Surprisingly, and with startling synchronicity, I had just gone through the same kind of sequence with Rachel earlier that same day, and with the same results.  Rachel had been invited to join a school friend and her family on a road trip to the west coast, and we thought it would make sense to send her with at least a photocopy of her insurance card.  As you have now guessed, when I went to my wallet said card was not there.

Hmmm.

So we backtracked.  When was the last time I had seen either card?  It was the week prior, when Rachel had gone with a different friend for a three-day outing (she has been quite the social butterfly and traveler this summer) and the friend’s mother had suggested she take the card with her, just in case.  So I emailed said mother (I’ll call her Ursula) and asked her if she could return the card.

Ursula’s response appeared a little later:  “I never had her insurance card.”  What?  Dan and I remembered the conversation clearly.  I emailed back, telling her as much.  (Nicely.)  Later she emailed back, admitting that maybe she needed to check her purse again, and promised to get back to us afterward.

In the meantime, I was tracing our steps through recent weeks to remember when we had last used Chloe’s card.  That was also no problem to recall.  Two days before she and Rachel flew to Florida for a dance competition, I finally took her to the doctor to check out the two-plus-year-old pain in the ball of her foot, which turned out to be a stress fracture.  (Another story, perhaps a future post.)  She was new to that doctor’s clinic, so we had had to give her card at the front desk to allow the receptionist to photocopy it for their files.  Had it been returned to me?  I was pretty sure I remembered putting it back in my wallet.

As I reviewed the sequence of those days, I asked Chloe, “We didn’t send the insurance cards to Orlando with you and Rachel, did we?”  She was sure we had not bothered, and I agreed.  I had no memory whatsoever of handing them to anyone – either Chloe or their friends’ parents – as we met up with their fellow travelers at the airport.  The trip was only for two days, and she hadn’t wanted to be responsible for carrying them.  Dan concurred.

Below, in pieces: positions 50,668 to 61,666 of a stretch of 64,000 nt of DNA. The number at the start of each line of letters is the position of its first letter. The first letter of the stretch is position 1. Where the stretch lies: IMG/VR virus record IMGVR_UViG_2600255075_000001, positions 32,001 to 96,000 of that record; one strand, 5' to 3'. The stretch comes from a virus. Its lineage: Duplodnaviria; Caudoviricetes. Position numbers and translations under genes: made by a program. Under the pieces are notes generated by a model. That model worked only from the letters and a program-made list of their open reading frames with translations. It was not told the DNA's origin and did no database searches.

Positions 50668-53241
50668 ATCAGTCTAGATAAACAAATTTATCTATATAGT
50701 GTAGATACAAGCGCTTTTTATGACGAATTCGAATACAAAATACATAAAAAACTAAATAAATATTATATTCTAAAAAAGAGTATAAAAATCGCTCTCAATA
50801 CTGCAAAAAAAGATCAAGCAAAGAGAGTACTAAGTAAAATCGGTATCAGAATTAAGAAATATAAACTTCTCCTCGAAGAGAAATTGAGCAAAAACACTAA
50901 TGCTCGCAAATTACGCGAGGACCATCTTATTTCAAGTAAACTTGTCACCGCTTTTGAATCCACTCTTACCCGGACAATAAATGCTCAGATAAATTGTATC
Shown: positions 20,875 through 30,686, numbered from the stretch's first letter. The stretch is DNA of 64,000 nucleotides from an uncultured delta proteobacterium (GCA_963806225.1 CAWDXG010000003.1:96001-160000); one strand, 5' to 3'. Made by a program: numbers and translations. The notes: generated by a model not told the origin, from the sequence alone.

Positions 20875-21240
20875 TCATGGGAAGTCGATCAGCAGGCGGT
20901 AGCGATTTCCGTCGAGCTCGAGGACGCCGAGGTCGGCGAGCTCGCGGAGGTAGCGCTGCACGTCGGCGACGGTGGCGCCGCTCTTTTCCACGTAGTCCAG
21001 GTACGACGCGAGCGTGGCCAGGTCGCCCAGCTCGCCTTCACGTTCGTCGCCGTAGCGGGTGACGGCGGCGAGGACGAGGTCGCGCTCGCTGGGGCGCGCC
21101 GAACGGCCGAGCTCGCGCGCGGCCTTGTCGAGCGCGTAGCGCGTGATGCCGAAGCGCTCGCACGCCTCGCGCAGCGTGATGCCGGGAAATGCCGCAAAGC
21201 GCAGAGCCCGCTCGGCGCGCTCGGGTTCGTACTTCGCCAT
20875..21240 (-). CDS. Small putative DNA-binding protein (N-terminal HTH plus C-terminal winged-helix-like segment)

Another email from Ursula appeared:  “I was thinking.  Maybe the card looks like my insurance card and I missed seeing it.  I’ll get back to you after I check again.”

A little perplexed, I called the clinic where Chloe’s foot was examined and explained the nature of my plight to the woman at the front desk.  She was exceedingly sweet and very helpful.  We spent ten minutes on the phone while she checked through the pile of abandoned insurance cards tucked away in a special corner of her drawer.  Apparently this is not an unusual occurrence.  Not finding it there, she continued to chat pleasantly with me as she combed every possible nook and cranny that might hold an unclaimed card.  And when she failed to uncover it she was truly apologetic.  I left my phone number with her just in case and said good-by to my new friend.

Ursula’s update appeared on the screen:  “I searched my purse and didn’t find it.  Sorry.” 

Okay.

Dan ordered a new set of cards from our insurance company and we decided to wait another two days to fax Chloe’s health forms, just in case the old card turned up.  By this time, my mind resembled the ball on the green and white table. 

On one side of the net:  Ping!  “Am I going nuts?…”

Other side:  Pong!  “What a weird coincidence that both cards are missing at the same time…”

Ping!  “I could swear I remember giving the card to Ursula…”

Pong!  “I can’t believe we lost two cards in two different places in the same week…”